Anti-per­vert flame-throw­ers for safety

CityPress - - News -

Se­cu­rity for women is not only a prob­lem in South Africa, but the world over, and ex­perts are search­ing for dis­creet self-de­fence weapons for women.

Now, pocket-sized flame-throw­ers are be­ing mar­keted to women in China as an “anti-per­vert weapon” on­line.

Soon they’ll land on our shores.

The flame-throw­ers can hurl a stream of fires, some half a me­tre long, to help women fend off un­wanted ad­vances, par­tic­u­larly from per­verts who come on force­fully and ig­nore gen­tle re­quests to walk on by.

The de­vice is be­ing billed on shop­ping web­sites as a “must have” anti-per­vert weapon that can be dis­creetly car­ried in a lady’s hand­bag.

Some are shaped like a cig­a­rette lighter and emit small flames, while oth­ers hurl fire for up to 50cm with tem­per­a­tures of up to 1 800°C.

The flame-throw­ers sell from about R170 to over R500 on e-com­merce sites.

One ven­dor boasted to lo­cal me­dia how the de­vice can “scald or even dis­fig­ure an at­tacker”.

An­other ven­dor told the Bei­jing Youth Daily they “can leave a per­ma­nent scar, but are a le­gal, non-lethal tool. Not a weapon.”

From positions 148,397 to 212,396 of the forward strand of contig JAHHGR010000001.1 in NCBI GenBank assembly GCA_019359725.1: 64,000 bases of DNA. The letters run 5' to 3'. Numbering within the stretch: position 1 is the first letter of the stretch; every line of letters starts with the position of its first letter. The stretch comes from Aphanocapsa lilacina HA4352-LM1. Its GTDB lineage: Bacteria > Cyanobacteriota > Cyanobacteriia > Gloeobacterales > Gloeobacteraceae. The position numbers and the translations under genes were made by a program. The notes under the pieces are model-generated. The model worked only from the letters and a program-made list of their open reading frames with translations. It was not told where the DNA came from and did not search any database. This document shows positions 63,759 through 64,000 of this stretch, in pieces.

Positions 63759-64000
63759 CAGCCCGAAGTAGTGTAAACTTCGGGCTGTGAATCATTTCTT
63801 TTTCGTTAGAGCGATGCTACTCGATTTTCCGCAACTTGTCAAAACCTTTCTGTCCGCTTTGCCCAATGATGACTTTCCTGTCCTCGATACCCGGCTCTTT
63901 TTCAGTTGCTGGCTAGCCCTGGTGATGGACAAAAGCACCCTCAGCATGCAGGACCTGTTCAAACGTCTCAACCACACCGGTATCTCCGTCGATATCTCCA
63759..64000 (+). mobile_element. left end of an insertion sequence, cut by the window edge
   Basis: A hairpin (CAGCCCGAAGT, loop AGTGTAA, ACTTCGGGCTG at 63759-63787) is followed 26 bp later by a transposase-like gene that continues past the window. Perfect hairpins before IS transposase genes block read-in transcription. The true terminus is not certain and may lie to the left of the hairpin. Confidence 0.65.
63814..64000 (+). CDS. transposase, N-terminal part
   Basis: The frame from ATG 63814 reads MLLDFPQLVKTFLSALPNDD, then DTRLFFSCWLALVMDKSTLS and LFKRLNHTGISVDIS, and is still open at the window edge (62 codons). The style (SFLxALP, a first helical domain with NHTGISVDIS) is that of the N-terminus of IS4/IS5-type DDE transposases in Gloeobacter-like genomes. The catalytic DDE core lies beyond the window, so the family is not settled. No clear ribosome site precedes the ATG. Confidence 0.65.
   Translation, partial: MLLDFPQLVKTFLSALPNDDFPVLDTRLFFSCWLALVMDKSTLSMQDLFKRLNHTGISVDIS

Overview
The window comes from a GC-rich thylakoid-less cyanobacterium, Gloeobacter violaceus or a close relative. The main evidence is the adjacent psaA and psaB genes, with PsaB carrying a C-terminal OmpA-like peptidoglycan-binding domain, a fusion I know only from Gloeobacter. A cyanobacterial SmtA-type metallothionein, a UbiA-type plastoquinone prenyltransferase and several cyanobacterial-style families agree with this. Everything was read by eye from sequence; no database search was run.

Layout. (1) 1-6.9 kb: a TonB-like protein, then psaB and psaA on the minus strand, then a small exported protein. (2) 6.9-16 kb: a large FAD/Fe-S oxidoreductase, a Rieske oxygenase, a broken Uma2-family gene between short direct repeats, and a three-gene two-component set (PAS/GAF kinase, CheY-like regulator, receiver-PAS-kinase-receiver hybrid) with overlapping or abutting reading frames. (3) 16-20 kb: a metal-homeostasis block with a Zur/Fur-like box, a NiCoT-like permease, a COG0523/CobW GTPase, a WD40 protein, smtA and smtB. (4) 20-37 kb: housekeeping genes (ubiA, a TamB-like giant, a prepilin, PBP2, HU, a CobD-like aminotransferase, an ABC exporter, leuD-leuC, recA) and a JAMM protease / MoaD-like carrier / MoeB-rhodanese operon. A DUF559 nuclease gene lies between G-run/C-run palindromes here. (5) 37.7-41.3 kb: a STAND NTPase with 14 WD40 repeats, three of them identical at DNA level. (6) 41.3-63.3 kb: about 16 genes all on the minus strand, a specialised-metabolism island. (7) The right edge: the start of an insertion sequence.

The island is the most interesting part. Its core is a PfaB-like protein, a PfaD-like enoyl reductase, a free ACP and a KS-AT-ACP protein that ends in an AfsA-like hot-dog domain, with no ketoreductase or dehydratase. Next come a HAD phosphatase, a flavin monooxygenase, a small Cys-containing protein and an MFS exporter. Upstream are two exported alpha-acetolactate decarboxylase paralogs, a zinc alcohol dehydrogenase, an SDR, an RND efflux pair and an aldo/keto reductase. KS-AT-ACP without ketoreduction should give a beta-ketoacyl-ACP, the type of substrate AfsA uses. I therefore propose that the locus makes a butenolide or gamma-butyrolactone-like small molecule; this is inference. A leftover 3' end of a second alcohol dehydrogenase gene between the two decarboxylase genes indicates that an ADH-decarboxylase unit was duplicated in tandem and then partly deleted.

Chi­nese po­lice have warned that the de­vices are against the law, but they were still be­ing sold on the in­ter­net in China on Tues­day.

“Flames and the su­per­high tem­per­a­tures are enough to scare the bad guys away,” said one web­site, which added that the flames can last for 30 min­utes.

“At that cru­cial mo­ment, you could also be­come an anti-ter­ror Swat,” said an­other.

It is un­clear when the de­vices were first be­ing sold in China, although Bei­jing Youth Daily said they had be­come “very pop­u­lar” when con­cern over sex­ual ha­rass­ment peaked at the start of sum­mer, with some stores sell­ing up to 300 units per month.

Po­lice told Chi­nese me­dia that it is “tech­ni­cally il­le­gal” to send the de­vices to cus­tomers through the postal ser­vice.

There is con­cern that the flame-throw­ers could be­come the lat­est dan­ger­ous gad­get to be­come pop­u­lar in China, fol­low­ing a fad among some chil­dren for tiny cross­bows which can shoot tooth­picks or nee­dles.

Con­cerns have also been raised that the de­vice can cause in­jury to the per­son car­ry­ing it, as the switch can be ac­ci­den­tally turned on while it is in a hand­bag.

LET IT BURN Self-de­fense flame-throw­ers

Newspapers in English

Newspapers from South Africa

© PressReader. All rights reserved.